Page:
Seagrasses are highly productive ecosystems. A before-after-control-impact (BACI) design was used to examine effects of dredging on seagrasses and the animals that inhabit them. The control site North Biscayne Bay and the affected site Port of Miami had seagrass densities decrease during both the before, Fish and Invertebrate Assessment Network 2006-2011, and after, Faunal Monitoring in Response to Harbor Dredging 2014-2016, studies. Turbidity levels increased at North Biscayne Bay and Port of Miami basins during the Faunal Monitoring in Response to Harbor Dredging study, especially in 2016. Animal populations decreased significantly in North Biscayne Bay and Port of Miami in the Faunal Monitoring in Response to Harbor Dredging study compared to the Fish and Invertebrate Assessment Network study. Predictive modeling shows that numbers of animal populations will likely continue to decrease if the negative trends in seagrass densities continue unabated. There could be effects on several fisheries vital to the south Florida economy. Additional research could determine if animal populations and seagrass densities have rebounded or continued to decrease.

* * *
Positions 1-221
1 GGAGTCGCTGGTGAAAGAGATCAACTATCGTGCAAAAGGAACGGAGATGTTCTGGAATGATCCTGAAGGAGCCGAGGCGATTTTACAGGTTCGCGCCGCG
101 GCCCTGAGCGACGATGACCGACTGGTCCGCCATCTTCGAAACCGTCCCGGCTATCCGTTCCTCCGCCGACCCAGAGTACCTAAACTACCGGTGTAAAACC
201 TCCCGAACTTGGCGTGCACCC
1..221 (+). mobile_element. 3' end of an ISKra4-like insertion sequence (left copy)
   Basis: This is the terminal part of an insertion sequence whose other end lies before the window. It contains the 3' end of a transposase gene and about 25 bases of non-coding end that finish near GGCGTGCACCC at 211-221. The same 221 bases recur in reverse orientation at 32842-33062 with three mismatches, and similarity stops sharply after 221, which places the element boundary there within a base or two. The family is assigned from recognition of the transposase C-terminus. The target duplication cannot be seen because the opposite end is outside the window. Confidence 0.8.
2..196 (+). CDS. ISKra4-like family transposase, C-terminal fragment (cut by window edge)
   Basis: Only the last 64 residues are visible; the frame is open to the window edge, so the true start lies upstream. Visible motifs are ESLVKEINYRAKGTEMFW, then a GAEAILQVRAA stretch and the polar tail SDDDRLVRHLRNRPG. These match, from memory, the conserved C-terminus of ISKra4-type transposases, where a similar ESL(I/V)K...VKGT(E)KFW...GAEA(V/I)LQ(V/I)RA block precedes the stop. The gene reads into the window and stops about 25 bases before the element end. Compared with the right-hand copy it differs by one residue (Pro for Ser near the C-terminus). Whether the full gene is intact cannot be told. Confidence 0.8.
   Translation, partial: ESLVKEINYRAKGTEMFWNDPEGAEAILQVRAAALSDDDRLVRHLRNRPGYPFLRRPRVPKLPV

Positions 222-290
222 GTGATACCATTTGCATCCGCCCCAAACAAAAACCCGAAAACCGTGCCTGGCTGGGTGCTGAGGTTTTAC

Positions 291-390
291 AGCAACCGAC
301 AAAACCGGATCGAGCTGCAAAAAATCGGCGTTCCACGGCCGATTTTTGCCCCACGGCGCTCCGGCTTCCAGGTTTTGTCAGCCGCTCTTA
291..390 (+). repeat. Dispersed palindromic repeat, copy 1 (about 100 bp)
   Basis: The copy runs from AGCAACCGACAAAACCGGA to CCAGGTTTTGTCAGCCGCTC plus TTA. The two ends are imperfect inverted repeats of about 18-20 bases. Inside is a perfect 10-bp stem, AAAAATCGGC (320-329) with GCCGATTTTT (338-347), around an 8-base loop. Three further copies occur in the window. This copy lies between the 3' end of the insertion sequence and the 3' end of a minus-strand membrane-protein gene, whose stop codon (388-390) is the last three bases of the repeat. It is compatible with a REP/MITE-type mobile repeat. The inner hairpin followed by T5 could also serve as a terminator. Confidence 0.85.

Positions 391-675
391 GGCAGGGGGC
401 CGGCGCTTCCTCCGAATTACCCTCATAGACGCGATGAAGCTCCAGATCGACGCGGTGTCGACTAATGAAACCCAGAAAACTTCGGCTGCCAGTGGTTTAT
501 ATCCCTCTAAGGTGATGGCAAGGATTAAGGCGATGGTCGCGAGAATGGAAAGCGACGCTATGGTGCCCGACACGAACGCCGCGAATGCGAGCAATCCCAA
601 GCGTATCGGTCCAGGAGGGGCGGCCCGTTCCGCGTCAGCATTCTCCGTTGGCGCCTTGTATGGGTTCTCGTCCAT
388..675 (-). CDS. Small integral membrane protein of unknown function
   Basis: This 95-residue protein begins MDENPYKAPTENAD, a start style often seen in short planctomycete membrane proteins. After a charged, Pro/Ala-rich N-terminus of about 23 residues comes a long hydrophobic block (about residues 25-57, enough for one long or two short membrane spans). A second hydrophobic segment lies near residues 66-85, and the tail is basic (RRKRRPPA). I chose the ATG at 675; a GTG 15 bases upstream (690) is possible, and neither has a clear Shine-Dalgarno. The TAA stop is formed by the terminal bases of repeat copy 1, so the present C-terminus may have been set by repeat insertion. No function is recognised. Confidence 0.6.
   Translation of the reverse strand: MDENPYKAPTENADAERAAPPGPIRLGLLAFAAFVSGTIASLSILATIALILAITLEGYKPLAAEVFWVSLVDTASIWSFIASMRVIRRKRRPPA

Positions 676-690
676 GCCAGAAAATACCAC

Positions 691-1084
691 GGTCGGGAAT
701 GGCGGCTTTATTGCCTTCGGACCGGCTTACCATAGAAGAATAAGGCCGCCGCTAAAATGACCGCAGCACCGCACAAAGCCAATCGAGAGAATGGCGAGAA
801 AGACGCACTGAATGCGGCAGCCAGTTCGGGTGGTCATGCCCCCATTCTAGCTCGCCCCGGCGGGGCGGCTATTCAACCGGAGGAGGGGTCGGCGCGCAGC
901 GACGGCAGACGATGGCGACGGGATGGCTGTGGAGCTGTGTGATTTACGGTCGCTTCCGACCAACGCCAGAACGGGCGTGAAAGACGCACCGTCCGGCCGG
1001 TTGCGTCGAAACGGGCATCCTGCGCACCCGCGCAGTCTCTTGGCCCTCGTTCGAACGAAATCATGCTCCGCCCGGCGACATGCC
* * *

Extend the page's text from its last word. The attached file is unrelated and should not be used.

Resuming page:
Daniels, A., Stevenson, R., Smith, E., and Robblee, M., 2018, Faunal and vegetation monitoring in response to harbor dredging in the Port of Miami: U.S. Geological Survey Open-File Report 2018–1052, 38 p., https://doi.org/10.3133/ofr20181052.
ISSN: 2331-1258 (online)
Table of Contents
- Selected References
Additional publication details
|Publication Subtype||USGS Numbered Series|
|Title||Faunal and vegetation monitoring in response to harbor dredging in the Port of Miami|
|Series title||Open-File Report|
|Publisher||U.S. Geological Survey|
|Publisher location||Reston, VA|
|Contributing office(s)||Wetland and Aquatic Research Center|
|Description||Report: viii, 38 p.; Data Release|
|Other Geospatial||North Biscayne Bay, Port of Miami|
|Online Only (Y/N)||Y|
|Additional Online Files (Y/N)||Y|